August 15, 2011
On Monday, Aug. 15, U.S. Senator Scott Brown visited the Woods Hole Oceanographic Institution (WHOI), the world-renowned research and education organization based on Cape Cod. The visit was Brown’s first to WHOI.
“We are delighted to have been able to host Senator Brown,” said WHOI President and Director Dr. Susan K. Avery who, along with WHOI Director of Research Dr. Larry Madin, escorted Sen. Brown through parts of WHOI’s Woods Hole village facilities. “Senator Brown understands the importance of ocean science research and technology to society, to our national defense, and to the U.S. economy.”
After completing his visit, Senator Brown, a supporter of science, said, “The research done at WHOI helps protect and better understand our ocean. Their work has direct benefits for society in a wide variety of areas, ranging from working with the U.S. Navy to helping clean up the Gulf oil spill. I am proud to have this fine institution in our state.”
During his 60-minute visit, Sen. Brown met with WHOI Oceanographic Systems Lab (OSL) engineer Greg Packard, a leader in the development of unmanned autonomous underwater vehicles (AUVs), to learn about the utility of AUVs to defense and civilian ocean science research. The REMUS 6000 AUVs, developed in the OSL, were used earlier this year in the search for and discovery of Air France flight 447, which disappeared into the Atlantic Ocean in 2009. Also used to sweep for mines in the Persian Gulf, they were developed with funding from the U.S. Navy and are licensed for manufacture to Hydroid Inc., one of several “spin off” companies that were incubated and emerged from the WHOI’s innovation hub.
In the high bay building that holds the submersible Alvin during periodic overhauls, WHOI VP for Marine Facilities and Operations Rob Munier briefed the Senator on the Institution’s deep submergence capability, which, in addition to Alvin, includes the autonomous underwater vehicle (AUV) Sentry and the remotely operated vehicle Jason. Together, the vehicles comprise a national facility with sampling and imaging capability to depths of 6,500 meters (approx. 4 miles) for use by ocean scientists across the U.S. “Each of the vehicles was used in the Gulf of Mexico last year to respond to and monitor the impact of the Deepwater Horizon oil spill,” Munier told the Senator, underscoring how the tools and techniques developed for fundamental research were creatively applied during that crisis and were invaluable in the Institution’s response to the spill.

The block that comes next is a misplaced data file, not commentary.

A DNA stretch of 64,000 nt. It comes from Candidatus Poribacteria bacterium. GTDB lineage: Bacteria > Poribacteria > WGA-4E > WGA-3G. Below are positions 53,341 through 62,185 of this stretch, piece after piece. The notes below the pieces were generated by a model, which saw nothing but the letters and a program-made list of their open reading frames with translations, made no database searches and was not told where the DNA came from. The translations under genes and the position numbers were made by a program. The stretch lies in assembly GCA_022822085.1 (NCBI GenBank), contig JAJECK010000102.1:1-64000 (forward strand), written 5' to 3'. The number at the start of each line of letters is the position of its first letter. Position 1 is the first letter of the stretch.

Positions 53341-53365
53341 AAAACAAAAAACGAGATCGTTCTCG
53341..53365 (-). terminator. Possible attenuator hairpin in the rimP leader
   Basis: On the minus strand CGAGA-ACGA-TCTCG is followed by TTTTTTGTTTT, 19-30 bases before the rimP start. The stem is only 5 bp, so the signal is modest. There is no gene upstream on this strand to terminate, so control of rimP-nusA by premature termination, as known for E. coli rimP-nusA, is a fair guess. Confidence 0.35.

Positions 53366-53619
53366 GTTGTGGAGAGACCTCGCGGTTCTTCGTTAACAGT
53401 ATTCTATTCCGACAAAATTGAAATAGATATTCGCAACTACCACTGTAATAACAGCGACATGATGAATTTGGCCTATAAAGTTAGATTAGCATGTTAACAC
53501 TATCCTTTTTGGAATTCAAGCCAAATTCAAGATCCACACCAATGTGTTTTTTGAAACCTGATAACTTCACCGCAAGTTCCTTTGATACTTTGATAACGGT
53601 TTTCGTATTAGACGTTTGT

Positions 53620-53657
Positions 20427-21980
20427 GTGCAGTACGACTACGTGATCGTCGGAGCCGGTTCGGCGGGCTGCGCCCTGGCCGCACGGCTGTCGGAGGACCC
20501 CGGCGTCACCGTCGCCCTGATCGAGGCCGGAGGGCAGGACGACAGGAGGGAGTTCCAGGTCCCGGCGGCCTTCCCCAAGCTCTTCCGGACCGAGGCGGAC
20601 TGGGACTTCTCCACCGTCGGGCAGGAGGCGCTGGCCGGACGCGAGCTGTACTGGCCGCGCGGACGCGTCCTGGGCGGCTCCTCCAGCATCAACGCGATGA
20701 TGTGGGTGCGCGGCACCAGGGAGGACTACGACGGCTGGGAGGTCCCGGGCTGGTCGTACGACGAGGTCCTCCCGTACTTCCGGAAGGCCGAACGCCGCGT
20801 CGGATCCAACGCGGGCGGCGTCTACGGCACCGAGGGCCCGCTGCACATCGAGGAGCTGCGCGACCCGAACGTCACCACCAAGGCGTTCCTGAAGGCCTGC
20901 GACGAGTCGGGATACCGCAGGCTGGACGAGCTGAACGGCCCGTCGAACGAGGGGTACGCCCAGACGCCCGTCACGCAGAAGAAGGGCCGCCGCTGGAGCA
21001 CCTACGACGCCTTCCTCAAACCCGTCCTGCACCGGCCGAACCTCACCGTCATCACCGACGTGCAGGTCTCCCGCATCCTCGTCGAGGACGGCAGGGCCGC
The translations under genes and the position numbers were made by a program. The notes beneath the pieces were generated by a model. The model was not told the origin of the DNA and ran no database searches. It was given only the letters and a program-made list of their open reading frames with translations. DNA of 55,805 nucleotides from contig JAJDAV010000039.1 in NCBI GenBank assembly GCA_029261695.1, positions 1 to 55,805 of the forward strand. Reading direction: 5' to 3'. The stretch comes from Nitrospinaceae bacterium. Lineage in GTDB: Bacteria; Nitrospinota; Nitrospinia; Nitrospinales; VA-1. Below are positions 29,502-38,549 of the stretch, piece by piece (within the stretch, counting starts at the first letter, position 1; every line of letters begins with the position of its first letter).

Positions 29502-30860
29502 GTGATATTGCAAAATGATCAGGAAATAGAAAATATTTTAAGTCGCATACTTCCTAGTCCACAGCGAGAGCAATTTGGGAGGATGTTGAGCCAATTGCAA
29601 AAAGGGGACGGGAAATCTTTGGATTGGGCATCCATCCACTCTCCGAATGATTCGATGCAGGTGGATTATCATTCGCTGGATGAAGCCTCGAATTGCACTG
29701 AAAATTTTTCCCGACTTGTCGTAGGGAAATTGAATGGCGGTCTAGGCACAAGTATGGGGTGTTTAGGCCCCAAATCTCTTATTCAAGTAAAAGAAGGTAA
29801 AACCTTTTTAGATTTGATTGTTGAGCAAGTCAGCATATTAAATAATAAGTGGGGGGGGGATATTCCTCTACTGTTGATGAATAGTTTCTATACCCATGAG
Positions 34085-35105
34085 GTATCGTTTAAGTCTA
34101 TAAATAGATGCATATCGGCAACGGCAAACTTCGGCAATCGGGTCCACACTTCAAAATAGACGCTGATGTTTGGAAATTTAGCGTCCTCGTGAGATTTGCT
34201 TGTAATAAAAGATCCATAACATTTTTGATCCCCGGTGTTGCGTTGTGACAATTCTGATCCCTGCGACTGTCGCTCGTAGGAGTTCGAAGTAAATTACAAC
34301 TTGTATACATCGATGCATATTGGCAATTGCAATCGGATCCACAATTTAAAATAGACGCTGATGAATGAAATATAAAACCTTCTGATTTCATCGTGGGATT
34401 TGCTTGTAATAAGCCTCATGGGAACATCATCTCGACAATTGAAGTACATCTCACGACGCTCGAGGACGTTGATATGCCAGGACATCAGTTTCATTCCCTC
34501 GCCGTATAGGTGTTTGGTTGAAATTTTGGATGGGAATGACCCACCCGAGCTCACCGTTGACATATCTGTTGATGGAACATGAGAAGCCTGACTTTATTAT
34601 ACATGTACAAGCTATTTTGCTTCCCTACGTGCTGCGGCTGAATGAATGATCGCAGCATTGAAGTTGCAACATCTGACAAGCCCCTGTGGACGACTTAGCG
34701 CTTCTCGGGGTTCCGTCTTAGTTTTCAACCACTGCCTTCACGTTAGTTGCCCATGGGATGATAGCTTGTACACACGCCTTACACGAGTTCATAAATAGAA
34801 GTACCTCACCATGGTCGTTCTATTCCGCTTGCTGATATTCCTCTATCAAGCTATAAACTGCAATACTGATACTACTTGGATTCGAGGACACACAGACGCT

Munier also described innovations associated with the Ocean Observatories Initiative, a large National Science Foundation program to build the next generation ocean science infrastructure. WHOI has a lead role in the OOI, designing and building its coastal and global components. The new infrastructure will transform the way ocean science is conducted, enabling scientists and others to view real-time data from remote ocean locations, and providing policy makers with science-based tools for decision-making.
In his briefing for the Senator, Director of Research Madin focused on three projects that underscore “the importance of fundamental research to developing innovative solutions to complex societal problems.” They included research on marine mammal hearing and communication to understand how sound from military and commercial activities impacts whales and other marine mammals; “red tide” or harmful algal bloom research to aid in forecasting major outbreaks and mitigating their impacts; and recent work to understand the impact to the ocean of the Fukushima plant radiation releases.
The Senator’s visit concluded with an update from VP for Academic Programs Jim Yoder on WHOI’s role in support of the STEM (Science, Technology, Engineering, and Mathematics) initiative.
The Woods Hole Oceanographic Institution is a private, independent organization in Falmouth, Mass., dedicated to marine research, engineering, and higher education. Established in 1930 on a recommendation from the National Academy of Sciences, its primary mission is to understand the ocean and its interaction with the Earth as a whole, and to communicate a basic understanding of the ocean’s role in the changing global environment.